We already knew that the older, cheaper, Burke-class destroyers (pictured) are better able to fight off anti-ship missiles -- widely considered the most deadly (and most obvious) hazard to the American fleet. Specifically, the old Burkes can shoot down those missiles using special SM-3 interceptors; the new DDG-1000 cannot.

 
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SAE       2/12/2009 12:51:16 AM
$3.3 billion x 7 is $23.1 billion. $6 billion x 3 is $18 billion. So, what was the money saved by not building all seven of these ships? Four less ships to save $5 billion! It starting to look like what they did to the B-1 and F-22 programs.
 
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Nichevo       2/12/2009 1:04:54 AM

Two weeks ago, the Navy canceled plans to build the rest of its hulking stealth destroyers. At first, it looked like the DDG-1000s' $5-billion-a-copy price tag was to blame. Now, it appears the real reason has slipped out: The Navy's most advanced warship is all but defenseless against one of its best-known threats.


We already knew that the older, cheaper, Burke-class destroyers (pictured) are better able to fight off anti-ship missiles -- widely considered the most deadly (and most obvious) hazard to the American fleet. Specifically, the old Burkes can shoot down those missiles using special SM-3 interceptors; the new DDG-1000 cannot.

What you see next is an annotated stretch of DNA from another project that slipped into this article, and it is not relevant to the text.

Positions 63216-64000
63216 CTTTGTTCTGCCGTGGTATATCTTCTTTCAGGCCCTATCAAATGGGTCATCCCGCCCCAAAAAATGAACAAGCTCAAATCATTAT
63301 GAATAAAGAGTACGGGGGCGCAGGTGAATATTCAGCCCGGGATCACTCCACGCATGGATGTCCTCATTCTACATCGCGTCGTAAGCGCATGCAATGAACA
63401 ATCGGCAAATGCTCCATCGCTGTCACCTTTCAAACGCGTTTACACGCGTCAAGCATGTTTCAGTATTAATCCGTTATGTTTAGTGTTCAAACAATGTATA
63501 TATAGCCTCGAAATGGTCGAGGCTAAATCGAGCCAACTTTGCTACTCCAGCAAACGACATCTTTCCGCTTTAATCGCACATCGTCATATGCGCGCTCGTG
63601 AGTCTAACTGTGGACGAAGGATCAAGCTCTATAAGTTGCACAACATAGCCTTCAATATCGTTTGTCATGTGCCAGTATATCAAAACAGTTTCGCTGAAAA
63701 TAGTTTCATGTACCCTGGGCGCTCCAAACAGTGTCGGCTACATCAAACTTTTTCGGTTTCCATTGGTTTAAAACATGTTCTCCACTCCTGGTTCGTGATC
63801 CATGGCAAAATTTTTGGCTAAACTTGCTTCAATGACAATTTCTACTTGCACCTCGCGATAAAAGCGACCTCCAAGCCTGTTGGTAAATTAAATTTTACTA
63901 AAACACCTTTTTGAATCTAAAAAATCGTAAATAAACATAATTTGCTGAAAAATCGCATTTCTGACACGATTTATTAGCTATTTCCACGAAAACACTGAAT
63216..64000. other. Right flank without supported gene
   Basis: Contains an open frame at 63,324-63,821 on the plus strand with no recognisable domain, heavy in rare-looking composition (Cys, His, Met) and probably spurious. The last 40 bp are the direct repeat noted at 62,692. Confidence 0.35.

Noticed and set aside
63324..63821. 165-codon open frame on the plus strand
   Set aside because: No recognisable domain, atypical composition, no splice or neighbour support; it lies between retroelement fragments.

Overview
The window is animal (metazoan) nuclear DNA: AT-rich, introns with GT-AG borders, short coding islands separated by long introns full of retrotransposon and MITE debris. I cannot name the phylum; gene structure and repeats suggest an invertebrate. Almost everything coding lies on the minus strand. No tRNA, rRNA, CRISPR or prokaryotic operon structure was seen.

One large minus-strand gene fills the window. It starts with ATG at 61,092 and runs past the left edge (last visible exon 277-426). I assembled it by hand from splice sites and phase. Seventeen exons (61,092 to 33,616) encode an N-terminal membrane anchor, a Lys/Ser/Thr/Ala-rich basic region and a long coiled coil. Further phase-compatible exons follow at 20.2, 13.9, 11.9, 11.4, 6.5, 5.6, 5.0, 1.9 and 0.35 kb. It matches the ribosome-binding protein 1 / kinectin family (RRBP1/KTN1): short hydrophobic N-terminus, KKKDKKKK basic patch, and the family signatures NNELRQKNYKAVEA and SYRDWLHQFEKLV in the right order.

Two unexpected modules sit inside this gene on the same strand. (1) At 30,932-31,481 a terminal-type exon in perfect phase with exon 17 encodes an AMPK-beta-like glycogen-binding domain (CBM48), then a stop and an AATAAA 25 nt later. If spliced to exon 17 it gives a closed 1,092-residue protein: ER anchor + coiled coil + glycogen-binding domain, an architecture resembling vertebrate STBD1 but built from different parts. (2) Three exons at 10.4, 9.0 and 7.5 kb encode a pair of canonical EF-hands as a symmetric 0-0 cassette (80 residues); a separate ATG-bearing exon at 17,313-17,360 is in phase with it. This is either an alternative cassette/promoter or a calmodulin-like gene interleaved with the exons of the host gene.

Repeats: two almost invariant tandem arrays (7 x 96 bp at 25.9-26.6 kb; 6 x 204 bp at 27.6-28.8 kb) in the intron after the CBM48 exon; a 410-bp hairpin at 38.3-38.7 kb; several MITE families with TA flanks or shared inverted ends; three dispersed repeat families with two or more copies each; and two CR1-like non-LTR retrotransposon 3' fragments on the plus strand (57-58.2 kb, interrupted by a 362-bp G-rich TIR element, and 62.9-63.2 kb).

WTF?!?!  WTF not???
 
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jlb       2/13/2009 11:04:45 PM
Note that $6bn was the price of an Iowa in 1943 - $500m, adjusted for inflation according to the CPI.
 
As a percentage of GDP, however, an iowa represented about 0.24% of the US 1943 GDP, whereas a Zumwalt represents "only" 0.04% of current US GDP.
 
More interestingly, since the percentage of industrial contribution to the US GDP has roughly halved during the period, a Zumwalt consumes 1/3 of the relative industrial capacity of an Iowa... and is 1/3 of an Iowa's displacement.
 
Therefore, ton for ton, a Zumwalt costs the same proportion of industrial capacity as an Iowa did back in 1943.
 
Thinking about it... a 3t Mustang cost $50,000, about $600,000 in today's dollars.
An F-22 costs about $200m for 20t. Ton for ton, it is 50 times more expensive, costing 16 times as much industrial capacity per ton.
 
If you want super-high-tech state-of-the-art, a 4t P-80 cost $110,000, 1/10 the industrial capacity proportion of an F-22
 
Clearly, warship prices have remained stable, while aircraft prices have skyrocketed.
 
 
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HERALD1357    Rhe Zumwalt will be a testbed class.   2/14/2009 1:55:41 AM
Like the Seawolfs were to the Virginias....the Zumwalts will be to the flight IV Arleighs.
 
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SL       3/22/2009 1:56:29 PM